Sotheby’s union art handlers have been picketing outside the auction house’s Upper East Side flagship for months. It wasn't long before people in the neighborhood began to walk by without paying much attention. One day last fall, Merry Tucker, a retired teacher, was heading to Sotheby’s offices to consign two pieces of Georgian 18th-century silver she had inherited from her mother. Rather than walk right by the Teamsters, she took a pamphlet and read up on the cause. After the sale, she decided to give a portion of the $5,000 she made to the workers, who have been locked out of their jobs since August in a protracted contract dispute.
“I thought, I never did anything to earn this money,” Tucker told us. “My mother stipulated that a lot of her estate go to charity, and when I learned about the workers’ situation I felt a lot of sympathy for them.” Tucker, who said she is appreciative of her own union-obtained health care, was particularly motivated to give after learning that the art handlers’ health insurance expired January 1. (Workers earn unemployment benefits plus an additional $200 a month from their union during the lockout. However, as of the New Year, they are no longer entitled to health care without a contract.) "I was afraid to let them [the union] release my name until I got the money from Sotheby's," Tucker said, "but the check just came."
Meanwhile, negotiations between the art handlers and the auction house seem to be making progress. “There's been a slightly better tone in bargaining lately,” said Julian Tysh, a Sotheby's union art handler who is also on the bargaining committee. The next negotiation session is scheduled for February 9 and 10, and Tysh said he’s “hopeful” a settlement will be final in the coming weeks.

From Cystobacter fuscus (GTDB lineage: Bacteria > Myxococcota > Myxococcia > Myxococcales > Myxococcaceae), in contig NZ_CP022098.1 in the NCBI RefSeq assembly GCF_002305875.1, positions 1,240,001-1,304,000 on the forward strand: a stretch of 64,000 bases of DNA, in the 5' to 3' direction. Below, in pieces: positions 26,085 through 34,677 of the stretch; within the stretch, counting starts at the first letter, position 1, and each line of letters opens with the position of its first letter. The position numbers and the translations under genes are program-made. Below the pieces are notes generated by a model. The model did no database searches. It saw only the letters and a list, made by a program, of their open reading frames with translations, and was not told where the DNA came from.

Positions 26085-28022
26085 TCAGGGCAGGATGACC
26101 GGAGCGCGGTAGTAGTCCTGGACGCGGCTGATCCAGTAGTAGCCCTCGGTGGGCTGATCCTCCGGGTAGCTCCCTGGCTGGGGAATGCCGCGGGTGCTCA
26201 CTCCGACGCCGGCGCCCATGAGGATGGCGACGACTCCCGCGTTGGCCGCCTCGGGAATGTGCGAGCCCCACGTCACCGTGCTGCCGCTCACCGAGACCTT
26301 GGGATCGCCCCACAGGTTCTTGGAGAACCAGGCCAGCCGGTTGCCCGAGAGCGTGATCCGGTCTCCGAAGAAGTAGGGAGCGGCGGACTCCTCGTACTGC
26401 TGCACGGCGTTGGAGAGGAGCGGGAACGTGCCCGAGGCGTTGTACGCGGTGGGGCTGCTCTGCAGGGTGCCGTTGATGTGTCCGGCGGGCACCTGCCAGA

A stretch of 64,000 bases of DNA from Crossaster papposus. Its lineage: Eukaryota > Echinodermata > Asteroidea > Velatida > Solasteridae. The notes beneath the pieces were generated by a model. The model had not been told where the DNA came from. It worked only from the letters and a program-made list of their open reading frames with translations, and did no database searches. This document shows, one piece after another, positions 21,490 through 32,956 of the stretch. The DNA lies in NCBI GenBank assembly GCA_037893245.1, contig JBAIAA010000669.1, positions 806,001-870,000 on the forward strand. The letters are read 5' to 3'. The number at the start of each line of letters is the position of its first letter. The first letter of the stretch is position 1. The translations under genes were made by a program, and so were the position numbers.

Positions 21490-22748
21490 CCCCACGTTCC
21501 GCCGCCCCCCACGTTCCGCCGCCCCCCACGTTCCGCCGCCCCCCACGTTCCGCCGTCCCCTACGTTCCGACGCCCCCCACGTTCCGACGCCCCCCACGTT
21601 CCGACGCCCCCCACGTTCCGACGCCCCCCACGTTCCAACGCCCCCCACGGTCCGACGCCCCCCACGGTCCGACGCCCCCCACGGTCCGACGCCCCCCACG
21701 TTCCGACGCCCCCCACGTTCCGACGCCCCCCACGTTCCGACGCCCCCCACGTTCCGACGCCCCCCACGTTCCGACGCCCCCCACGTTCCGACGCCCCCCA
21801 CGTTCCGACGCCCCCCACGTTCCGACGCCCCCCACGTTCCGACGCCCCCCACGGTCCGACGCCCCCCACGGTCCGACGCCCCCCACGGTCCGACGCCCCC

Both sides have made concessions on wages and work rules. A representative from Sotheby's said the auctioneer issued a revised, comprehensive proposal that includes wage increases, increased contributions for health insurance, and continued participation in the Sotheby's 401k retirement plan. "To date, the union has not accepted that offer," spokesperson Diana Phillips said in an e-mail. According to Tysh, the major sticking point left to settle is job security. “We need language that will protect the union…We don’t want a contract that allows us to be replaced with temps in the next couple of years.” Without regular paychecks and now, without health coverage, Tysh added the art handlers are under “a tremendous amount of economic pressure.”
The lockout has taken a financial toll on Sotheby’s too, according to recent reports. Costs associated with temporary workers, enhanced security, and expensive legal council contributed to the $2.4 million jump Bloomberg reported in Sotheby's “other compensation” expenses during the first nine months of the fiscal year. “That’s almost as much money as our entire annual contract,” said Tysch.
"We will continue to bargain in good faith and remain hopeful that we can reach an agreement soon so that we can bring our union colleagues back to work once there is a new contract in place," said Phillips. "They are valuable members of the Sotheby’s community."
In recent months, the plight of Sotheby’s art handlers has become something of a rallying cry to labor sympathizers across the country. In addition to garnering the support of arts-related Occupy Wall Street groups, students at universities that have a connection to Sotheby’s have also spoken out in support of the art handlers. Student groups at Columbia University, where Sotheby’s Holdings, Inc. chairman Michael Sovern is a law professor, and at the University of Vermont, where CEO William Ruprecht is on the board of trustees, held demonstrations and teach-ins. “We’re grateful for the support,” said Tysch. “But really, we just want to get back to work.”